Home Office commissioned research by Tiratelli, Quinton and Bradford in 2018 showed that stop and search neither prevented nor deterred knife or drug crime. Its disproportionate use against black people impacted badly on race relations, and resistance to its unfair application often led to criminal charges and greater loss of respect for the law. The greater the use of stop and search, the lower its arrest rate.
The police inspectorate has consistently criticised stop and search practices, including in 2015 when they found that 15% of searches were illegal, a higher rate of illegal activity amongst the police officers carrying out the searches than that of those searched – just 7%.
All this – the statistics, inspectorate reports and research – led to improved police practice and the “Best use of Stop and Search” (BUSS) scheme under Theresa May as home secretary. On her watch stop and search reduced from 1,229,324 instances in 2010 to 279,2788 in 2018. The reduction had no adverse effects on crime.
A change for the worse
First with Priti Patel as home secretary and more recently with Suella Braverman came a policy reversal. The BUSS scheme was side-lined then abandoned with a return to the free for all – so long as it complied with the law – and then stop and search was extended to searching any person known to have committed a knife crime. Like many aspects of home office policy, political expediency has overridden effectiveness or long term benefits. The numbers of searches have risen, without any discernable impact on crime detection or deterrence.
Why the police cannot be trusted to implement the legislation fairly
Stop and search has been used as an exercise in individual police power rather than a policing tool, and lack of control and oversight on how officers on the street are behaving has exacerbated concerns.
Baroness Casey’s report, which spells out in detail the racist, homophobic and misogynist nature of the Met police and the inability of the most senior officers to get a grip on the problem and turn the force around, was published on 22 March, the same day that the House of Commons rejected the proposed House of Lords amendments to the public order bill. Amendments included to raise the level of seniority for authorisation of stop and search, and to reduce the timescale to 12 hours; simple protections that would have ensured the police could not implement searches without first pausing to consider if they were the right tool in the circumstances.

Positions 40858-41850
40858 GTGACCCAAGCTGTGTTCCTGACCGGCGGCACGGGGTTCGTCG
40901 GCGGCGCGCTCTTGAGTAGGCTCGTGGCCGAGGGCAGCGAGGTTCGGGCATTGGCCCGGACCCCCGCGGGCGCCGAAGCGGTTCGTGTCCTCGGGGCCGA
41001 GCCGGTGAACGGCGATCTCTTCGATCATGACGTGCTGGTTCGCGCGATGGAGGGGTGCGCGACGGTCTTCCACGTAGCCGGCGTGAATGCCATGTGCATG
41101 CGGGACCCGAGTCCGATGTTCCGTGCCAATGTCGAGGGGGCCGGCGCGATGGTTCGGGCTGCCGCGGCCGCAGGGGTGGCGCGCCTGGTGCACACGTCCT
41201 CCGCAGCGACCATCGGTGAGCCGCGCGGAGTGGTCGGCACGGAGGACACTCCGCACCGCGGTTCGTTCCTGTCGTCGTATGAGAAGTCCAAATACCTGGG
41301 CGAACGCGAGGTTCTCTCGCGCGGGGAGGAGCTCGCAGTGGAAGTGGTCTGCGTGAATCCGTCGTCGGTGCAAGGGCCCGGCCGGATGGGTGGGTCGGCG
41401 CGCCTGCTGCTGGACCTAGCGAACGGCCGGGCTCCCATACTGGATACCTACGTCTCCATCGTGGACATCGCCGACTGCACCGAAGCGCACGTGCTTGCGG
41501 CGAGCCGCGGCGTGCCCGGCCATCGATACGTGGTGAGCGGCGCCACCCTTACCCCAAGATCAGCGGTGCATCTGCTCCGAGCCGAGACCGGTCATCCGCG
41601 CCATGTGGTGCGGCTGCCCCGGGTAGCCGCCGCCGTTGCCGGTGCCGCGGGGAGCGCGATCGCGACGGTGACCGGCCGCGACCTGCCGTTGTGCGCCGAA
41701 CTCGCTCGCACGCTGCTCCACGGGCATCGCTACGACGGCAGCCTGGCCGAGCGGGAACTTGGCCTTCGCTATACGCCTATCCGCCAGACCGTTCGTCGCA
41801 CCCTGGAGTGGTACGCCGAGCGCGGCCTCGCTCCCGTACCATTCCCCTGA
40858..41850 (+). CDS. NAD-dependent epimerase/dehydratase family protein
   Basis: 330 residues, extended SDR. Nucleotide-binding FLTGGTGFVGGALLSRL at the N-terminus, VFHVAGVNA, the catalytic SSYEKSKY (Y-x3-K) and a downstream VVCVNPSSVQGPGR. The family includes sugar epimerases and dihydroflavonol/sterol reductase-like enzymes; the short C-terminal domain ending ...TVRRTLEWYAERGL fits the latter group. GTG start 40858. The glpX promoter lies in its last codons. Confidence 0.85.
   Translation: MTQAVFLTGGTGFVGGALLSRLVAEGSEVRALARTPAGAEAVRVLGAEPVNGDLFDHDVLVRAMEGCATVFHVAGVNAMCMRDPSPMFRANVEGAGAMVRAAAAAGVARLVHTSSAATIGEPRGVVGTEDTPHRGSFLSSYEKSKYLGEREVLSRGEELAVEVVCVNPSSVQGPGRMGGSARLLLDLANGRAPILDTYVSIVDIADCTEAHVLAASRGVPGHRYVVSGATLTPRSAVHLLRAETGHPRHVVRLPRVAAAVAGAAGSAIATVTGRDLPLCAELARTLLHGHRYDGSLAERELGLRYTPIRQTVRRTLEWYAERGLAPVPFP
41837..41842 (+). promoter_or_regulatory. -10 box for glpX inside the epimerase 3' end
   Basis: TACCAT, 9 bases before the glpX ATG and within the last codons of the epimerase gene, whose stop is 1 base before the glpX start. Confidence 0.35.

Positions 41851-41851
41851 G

The Met does not represent all policing and other police forces have taken a very different approach to stop and search in the past. However, given that London is the focus of much of the country’s protest activity, and as our capital likely to remain so, it is especially important that the force most responsible for implementing the legislation can be trusted. Additionally, 50% of all stop and searches in England and Wales are already carried out in London. The Met police should not be given new powers to stop and search when they have yet to show they can responsibly implement the ones they already have. This new legislation will increase the risk of racist and discriminatory policing.